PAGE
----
It was 1998 and the year was witnessing the height of the Beanie Baby craze, but all toy collector Mike Becker of Washington state wanted was a Bob’s Big Boy Restaurants coin bank. Failing to find one that was suitable, Becker decided to license the rights to manufacture his own line, and he named his new company Funko.
The Big Boy banks were a commercial failure (specimens in decent condition are available online for about $10 to $15), but a licensing agreement to create bobblehead figures for the Austin Powers movie franchise provided the financial success necessary to underwrite Funko’s first toy line, Wacky Wobbles. Beside Austin Powers, other figures in the line included Tony the Tiger, Betty Boop, The Cat in the Hat, Bob’s Big Boy (of course), and the company’s own mascot Freddy Funko.
The licensing of popular icons past and present proved to be foundational to Funko’s success, and by 2005 the company had grown to such an extent that Becker, desiring to cut back on his workload, sold Funko to Brian Mariotti, the current CEO. (Mike Becker still works for the company as Vice President of Apparel.) Mariotti immediately began expanding the business by introducing new product lines and licensed figures to appeal to all age groups and interests.
The most popular has been the Funko Pop! line of vinyl figures. Introduced in 2010, they are immediately recognizable by their approximate four-inch size, large heads that make up over a third of their bodies, a (usually) missing mouth, and large, black, pupil-less eyes.
It has been reported that Funko has produced over 20 thousand different items, and the Funko Pop! line accounts for at least half of that number. We contacted Funko Support to request exact figures, and this was their response:
Funko Support (Funko)
Dec 8, 2020, 2:31 PM PST
That is a great question! Unfortunately, we don’t quite have the exact number, but when looking in our Funko App under the filter by Brand drop down menu, the number listed for Pop! is 10,239 and 447 is listed for Vinyl.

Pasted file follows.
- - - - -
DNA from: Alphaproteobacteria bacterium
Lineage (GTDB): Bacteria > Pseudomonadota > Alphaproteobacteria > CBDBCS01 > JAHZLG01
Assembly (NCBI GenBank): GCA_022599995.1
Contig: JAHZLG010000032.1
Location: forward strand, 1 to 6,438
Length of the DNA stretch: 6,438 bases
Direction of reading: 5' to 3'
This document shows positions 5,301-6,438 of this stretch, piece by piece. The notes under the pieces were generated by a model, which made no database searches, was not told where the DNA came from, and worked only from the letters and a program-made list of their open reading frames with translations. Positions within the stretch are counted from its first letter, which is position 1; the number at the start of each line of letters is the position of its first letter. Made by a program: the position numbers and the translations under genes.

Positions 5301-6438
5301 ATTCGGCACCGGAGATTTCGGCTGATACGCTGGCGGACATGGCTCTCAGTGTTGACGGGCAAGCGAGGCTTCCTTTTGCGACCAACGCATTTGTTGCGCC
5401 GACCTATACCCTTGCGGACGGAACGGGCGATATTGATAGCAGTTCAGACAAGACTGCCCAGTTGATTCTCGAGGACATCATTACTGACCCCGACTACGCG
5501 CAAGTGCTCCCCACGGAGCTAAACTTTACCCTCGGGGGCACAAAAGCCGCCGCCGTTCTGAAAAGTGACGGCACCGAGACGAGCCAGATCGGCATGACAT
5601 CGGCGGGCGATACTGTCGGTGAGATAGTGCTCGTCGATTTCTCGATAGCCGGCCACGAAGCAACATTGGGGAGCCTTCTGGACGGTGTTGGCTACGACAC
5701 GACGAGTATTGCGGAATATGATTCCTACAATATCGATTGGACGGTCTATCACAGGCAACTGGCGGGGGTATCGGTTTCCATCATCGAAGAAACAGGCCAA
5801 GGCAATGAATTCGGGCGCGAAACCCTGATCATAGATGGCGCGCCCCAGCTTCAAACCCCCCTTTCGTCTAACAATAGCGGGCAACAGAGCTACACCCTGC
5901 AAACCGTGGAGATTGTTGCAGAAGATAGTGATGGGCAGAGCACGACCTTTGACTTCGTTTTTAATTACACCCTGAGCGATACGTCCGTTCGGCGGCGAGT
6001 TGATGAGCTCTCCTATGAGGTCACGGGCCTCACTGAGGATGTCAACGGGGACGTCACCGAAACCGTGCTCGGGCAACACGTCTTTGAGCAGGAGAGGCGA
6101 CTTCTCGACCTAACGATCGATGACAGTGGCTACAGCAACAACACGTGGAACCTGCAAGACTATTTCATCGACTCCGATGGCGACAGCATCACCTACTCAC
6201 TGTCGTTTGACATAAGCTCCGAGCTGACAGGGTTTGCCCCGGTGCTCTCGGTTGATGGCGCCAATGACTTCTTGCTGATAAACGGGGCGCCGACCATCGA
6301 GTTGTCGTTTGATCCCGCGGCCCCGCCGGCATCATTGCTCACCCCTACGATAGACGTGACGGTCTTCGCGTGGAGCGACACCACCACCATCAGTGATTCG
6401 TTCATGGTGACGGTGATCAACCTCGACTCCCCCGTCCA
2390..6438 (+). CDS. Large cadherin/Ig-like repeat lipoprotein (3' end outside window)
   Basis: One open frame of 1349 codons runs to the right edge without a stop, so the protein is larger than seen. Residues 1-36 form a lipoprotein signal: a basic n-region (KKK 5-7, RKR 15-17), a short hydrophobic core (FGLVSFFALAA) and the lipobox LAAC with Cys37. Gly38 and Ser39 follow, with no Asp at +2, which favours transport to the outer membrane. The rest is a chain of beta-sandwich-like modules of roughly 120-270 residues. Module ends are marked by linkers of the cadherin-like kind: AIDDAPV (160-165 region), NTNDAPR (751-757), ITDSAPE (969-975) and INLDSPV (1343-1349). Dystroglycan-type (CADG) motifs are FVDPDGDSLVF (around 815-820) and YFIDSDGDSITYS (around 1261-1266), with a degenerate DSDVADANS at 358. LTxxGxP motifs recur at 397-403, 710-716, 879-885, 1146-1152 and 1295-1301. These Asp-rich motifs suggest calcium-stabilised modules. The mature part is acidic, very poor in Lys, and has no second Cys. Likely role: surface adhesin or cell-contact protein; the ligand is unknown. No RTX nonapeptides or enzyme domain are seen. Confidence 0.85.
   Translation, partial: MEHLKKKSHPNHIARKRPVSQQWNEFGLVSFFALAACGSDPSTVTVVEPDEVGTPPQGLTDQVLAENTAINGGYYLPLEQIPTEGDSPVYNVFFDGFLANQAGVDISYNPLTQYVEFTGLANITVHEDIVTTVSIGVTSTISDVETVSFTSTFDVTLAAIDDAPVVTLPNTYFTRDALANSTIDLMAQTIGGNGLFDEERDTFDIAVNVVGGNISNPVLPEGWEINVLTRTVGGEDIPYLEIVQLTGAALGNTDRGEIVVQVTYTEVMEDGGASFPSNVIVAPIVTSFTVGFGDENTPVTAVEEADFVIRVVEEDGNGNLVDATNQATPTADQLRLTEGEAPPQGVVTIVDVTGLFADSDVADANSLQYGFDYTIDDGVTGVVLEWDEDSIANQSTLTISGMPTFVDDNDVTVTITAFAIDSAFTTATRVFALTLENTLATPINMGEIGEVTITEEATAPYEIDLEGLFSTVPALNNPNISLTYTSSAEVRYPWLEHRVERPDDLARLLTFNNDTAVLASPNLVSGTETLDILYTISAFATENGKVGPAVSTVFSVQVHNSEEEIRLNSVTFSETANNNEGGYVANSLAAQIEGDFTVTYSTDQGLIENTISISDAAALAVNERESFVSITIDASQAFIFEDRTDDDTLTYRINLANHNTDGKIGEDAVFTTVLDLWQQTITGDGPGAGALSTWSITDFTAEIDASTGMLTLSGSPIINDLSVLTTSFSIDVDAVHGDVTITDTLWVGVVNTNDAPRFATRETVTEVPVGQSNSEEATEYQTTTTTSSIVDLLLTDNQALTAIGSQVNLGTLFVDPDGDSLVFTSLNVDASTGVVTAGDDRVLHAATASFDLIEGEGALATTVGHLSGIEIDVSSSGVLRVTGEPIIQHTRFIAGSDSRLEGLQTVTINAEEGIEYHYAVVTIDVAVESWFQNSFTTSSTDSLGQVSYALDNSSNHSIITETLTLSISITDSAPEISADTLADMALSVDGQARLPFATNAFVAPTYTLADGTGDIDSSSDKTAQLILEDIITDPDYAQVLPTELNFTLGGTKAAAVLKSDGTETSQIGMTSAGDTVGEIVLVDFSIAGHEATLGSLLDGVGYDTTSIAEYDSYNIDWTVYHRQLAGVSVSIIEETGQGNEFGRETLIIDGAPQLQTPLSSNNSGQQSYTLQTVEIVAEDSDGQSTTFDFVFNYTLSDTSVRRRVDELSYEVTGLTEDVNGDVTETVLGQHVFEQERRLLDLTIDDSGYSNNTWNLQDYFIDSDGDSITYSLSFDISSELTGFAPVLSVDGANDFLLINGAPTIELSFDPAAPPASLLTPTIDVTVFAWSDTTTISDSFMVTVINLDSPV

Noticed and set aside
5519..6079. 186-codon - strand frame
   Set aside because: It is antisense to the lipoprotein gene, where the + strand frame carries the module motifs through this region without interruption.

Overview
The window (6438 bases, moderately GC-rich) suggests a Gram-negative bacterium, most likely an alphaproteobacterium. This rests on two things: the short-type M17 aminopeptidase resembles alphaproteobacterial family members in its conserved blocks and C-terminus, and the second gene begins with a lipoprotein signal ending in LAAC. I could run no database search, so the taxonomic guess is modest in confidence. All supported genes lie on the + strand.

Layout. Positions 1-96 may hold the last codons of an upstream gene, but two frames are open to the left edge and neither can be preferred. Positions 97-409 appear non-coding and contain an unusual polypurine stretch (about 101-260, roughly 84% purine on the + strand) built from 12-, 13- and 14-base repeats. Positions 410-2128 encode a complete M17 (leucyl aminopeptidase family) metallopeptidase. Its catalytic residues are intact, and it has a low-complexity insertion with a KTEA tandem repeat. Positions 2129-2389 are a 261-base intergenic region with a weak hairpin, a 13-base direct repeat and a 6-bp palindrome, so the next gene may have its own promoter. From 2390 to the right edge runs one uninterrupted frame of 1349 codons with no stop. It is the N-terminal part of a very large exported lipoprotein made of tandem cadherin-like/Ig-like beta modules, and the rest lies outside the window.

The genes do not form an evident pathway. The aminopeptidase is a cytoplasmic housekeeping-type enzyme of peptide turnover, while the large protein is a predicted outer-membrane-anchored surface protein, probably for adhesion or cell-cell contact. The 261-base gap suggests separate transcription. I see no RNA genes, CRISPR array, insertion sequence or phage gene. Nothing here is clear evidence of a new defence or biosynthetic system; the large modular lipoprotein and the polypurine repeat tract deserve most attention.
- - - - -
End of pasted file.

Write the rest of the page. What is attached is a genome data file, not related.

I hope that helps.
Denise with Funko Support
Those numbers were published last December; in just three months, the number of Pop!s has grown to 10,734!
It takes just 70 days for a Pop! to move from conception to shelf, and with over 1,100 licenses with different companies, Funko does not find it difficult to satisfy the acquisitive natures of fans of pop culture. From The Golden Girls to Game of Thrones, KISS to Queen, Wandavision to Hamilton, Star Wars to Star Trek, and the WWE to Japanese anime – Funko constantly monitors the changing scene. Add to that, limited-edition convention (comic-con, etc.) exclusives and “Chase” variants (less common, randomly issued variations on a standard mold) and it’s not surprising that prices for some specimens have shot through the roof.
Need a few recent examples? How about a Pop! #05 NBA Pau Gasol that sold for $320 after 46 bids? A Glow-in-the-dark Pop! Obi-Wan Kenobi #392 limited edition bobblehead that fetched $470 after 21 bids? Or the Pop! Freddy Funko as Apollo Creed #21 bobblehead that garnered a final bid of $6,000 after 11 bids? Why? Because it was just one of 12 offered at the 2013 San Diego Comic Con!
Would you like to learn more about this Pop!(ular) collectible? Check out the links below, and
Even in the iPhone Age, Funko’s Fast-Moving Toy Business is Thriving (Forbes) – Published just before the Covid shutdown, but just as relevant now.
Funko (Official site) – includes the Funko Fan Club, apps, support, more.
Funko Pop! Vinyl FAQs: Complete Guide to Funko (Hawkin’s Bazaar) – Helpful categories include Starting a Collection, Everything About the Boxes, Glossary of Acronyms, more.
How Aggressively Cute Toys for Adults Became a $686 Million Business (Vox) – Definitely a different take on the collectible.
‘Pop’ Culture: The Incredible Rise of Funko Pop (Rolling Stone) – Entertaining, fact-filled read.
Pop Price Guide – Everything Funko (hobby db) – Part of the Hobby and Collectibles Database